Prayers of the people
‘Instructions for living a life: Pay attention. Be astonished. Tell about it’
Mary Oliver, poet
God of all.
God of this space.
God of our quiet corners and the hidden thoughts that sit with us this day.
God of love who lights our days,
hear us, we pray.
We pray for our world,
for this planet we call home.
We give thanks for watercolour rainbows and the gift of colour;
for morning’s golden kiss and warm, welcoming eyes;
for the joys and sorrows of our football tribe;
for toast when we wake
and the satisfying sigh at the closing of a good book.
For the rich gift of these good things and the blessings of our days,
we give you thanks.
But we lift our eyes, also,
to the brokenness that surrounds us:
shorelines struggling to breathe, choking with debris;
melting ice; cities mad with movement and struggling to provide;
the homeless and the drifters on our streets,
the lost and the lonely in hard, unforgiving places;
those adrift on open seas or hidden in frightened hollows,
desperate for freedom and release.
Hear their prayers too, we ask – and teach us to pay attention.
We are your church, joined with all humanity, enjoined in love,
and so their prayers become our prayers;
their cries, our invitation;
their need, our gifts of money and time and hope.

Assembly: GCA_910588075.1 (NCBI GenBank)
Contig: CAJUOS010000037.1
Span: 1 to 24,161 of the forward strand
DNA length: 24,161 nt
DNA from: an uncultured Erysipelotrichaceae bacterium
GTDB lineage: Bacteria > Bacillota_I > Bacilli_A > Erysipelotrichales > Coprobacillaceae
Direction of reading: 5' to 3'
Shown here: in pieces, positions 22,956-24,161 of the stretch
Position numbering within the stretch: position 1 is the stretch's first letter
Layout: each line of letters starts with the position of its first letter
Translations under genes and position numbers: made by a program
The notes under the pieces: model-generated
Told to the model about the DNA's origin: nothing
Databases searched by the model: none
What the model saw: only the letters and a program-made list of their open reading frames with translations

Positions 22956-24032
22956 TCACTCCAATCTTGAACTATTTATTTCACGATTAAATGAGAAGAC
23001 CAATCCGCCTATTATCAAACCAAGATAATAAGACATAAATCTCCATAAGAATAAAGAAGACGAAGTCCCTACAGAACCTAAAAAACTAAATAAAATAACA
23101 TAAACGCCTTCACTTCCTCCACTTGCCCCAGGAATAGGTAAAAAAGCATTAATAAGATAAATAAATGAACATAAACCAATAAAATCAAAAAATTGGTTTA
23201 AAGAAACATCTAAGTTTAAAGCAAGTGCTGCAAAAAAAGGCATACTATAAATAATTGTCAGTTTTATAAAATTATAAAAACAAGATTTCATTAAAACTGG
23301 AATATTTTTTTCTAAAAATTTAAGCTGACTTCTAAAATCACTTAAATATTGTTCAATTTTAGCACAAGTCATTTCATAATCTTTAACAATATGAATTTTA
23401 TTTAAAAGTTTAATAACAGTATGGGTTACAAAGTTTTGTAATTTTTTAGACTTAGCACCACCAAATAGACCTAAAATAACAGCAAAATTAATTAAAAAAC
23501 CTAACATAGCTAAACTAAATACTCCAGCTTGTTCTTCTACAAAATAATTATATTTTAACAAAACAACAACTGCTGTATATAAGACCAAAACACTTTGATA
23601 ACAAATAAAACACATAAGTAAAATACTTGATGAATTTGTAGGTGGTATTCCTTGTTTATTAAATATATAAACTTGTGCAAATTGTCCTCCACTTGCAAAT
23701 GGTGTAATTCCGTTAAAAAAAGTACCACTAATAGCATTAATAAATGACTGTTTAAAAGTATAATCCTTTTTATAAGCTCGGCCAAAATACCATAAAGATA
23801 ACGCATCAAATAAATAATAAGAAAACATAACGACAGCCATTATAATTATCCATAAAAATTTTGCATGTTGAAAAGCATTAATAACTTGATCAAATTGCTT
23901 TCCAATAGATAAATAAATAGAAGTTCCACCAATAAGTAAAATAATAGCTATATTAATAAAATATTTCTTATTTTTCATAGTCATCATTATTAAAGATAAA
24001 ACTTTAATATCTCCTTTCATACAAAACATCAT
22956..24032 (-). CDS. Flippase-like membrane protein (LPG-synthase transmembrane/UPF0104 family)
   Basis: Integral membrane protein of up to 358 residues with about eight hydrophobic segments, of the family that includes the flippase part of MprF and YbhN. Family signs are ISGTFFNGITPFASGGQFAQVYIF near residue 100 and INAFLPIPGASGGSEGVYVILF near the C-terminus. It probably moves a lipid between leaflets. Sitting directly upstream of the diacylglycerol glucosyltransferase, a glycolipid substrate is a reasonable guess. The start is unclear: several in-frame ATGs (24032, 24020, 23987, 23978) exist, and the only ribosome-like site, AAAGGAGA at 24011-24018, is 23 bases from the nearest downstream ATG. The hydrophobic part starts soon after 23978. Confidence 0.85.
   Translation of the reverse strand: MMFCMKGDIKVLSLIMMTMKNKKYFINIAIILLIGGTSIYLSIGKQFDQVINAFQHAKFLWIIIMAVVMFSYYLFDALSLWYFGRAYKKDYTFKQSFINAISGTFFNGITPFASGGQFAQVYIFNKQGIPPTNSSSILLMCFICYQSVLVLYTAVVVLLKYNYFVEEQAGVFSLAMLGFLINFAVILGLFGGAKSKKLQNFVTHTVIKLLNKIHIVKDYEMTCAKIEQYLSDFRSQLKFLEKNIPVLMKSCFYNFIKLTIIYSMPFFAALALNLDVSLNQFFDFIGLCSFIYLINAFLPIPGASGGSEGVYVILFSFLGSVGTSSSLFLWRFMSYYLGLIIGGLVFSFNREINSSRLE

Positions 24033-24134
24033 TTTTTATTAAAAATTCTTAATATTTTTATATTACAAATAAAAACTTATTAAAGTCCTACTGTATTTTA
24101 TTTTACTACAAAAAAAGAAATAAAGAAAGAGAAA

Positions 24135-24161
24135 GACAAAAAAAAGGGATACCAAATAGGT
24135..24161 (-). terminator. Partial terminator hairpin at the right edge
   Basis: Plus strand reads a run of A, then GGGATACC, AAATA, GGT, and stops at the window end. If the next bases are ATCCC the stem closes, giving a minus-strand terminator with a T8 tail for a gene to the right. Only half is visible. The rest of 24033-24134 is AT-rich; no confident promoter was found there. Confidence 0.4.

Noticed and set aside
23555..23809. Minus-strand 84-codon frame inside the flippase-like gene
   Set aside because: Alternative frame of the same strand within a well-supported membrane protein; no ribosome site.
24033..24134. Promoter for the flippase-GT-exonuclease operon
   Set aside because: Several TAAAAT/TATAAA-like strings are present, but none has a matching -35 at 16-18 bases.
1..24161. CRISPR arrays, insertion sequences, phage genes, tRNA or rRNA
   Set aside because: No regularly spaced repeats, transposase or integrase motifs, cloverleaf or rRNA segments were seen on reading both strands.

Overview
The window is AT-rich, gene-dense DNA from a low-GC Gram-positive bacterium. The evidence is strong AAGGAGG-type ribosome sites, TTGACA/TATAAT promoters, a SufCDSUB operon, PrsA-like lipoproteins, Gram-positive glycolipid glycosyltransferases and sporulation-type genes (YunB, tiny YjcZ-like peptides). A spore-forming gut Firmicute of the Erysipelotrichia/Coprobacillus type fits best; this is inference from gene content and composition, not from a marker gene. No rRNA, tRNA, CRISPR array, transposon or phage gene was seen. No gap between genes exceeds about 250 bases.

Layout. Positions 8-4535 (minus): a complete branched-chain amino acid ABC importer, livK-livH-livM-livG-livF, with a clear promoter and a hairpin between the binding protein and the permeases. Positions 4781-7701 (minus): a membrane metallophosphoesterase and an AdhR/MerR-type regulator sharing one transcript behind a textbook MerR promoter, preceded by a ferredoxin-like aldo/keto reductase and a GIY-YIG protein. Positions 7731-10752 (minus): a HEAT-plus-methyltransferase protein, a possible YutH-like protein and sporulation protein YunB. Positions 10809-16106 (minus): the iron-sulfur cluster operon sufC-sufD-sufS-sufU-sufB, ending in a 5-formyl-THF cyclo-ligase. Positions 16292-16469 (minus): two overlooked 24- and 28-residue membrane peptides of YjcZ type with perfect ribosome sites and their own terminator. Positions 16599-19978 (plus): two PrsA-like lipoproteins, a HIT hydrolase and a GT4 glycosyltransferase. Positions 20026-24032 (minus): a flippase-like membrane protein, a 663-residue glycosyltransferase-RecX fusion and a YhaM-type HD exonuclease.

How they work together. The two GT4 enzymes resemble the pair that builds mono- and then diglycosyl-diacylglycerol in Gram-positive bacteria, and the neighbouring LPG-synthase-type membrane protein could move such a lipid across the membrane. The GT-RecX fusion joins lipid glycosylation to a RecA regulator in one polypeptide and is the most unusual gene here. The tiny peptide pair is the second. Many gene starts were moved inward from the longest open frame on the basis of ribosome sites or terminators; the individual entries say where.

For where they are, you are;
where we meet them, we meet you.
Fill us with your Spirit, with the open heart of Jesus
and guide our days, shape our words,
and prompt our hands to make a difference where we can.
For we are astonished by your love.
We welcome the calling of your Spirit that beckons us into the embrace of our community,
to tell about your love by who we are and how we live;
To those living day-to-day:
strangers we smile to on the street;
neighbours and friends;
a child with a yellow balloon;
lovers of beer in corner bars and bearded,
beaded lovers entwined in dreams of forever;
And to those living loss:
who mourn the passing of a parent, a mentor, or a friend;
who are devastated by lives swept away in tsunami waves or crushed by earthquakes;
who are struck numb with grief from savage, mindless chance
that strikes down a young mother as she seeks to help another by a roadside.
Comfort deep, deep within, those who remain and mourn.
Death, that dark stranger we keep to the other side of the street,
our shadow companion unwanted by all but the wretchedly desperate
or the resigned and content;
Death, as natural as the closing of a day,
yet shady imposter, surely, in the transforming light of your risen Son
and the sweet hint of eternity alive in our oh so mortal days …
So we dwell in your mystery, our God,
and hold fast – at attention, astonished by those unexpected moments of joy where you show your face, and ready to tell.
And we hold each other…
We hold each other…
Peter McKinnonn, offered for worship 7/10/18, Pentecost 20B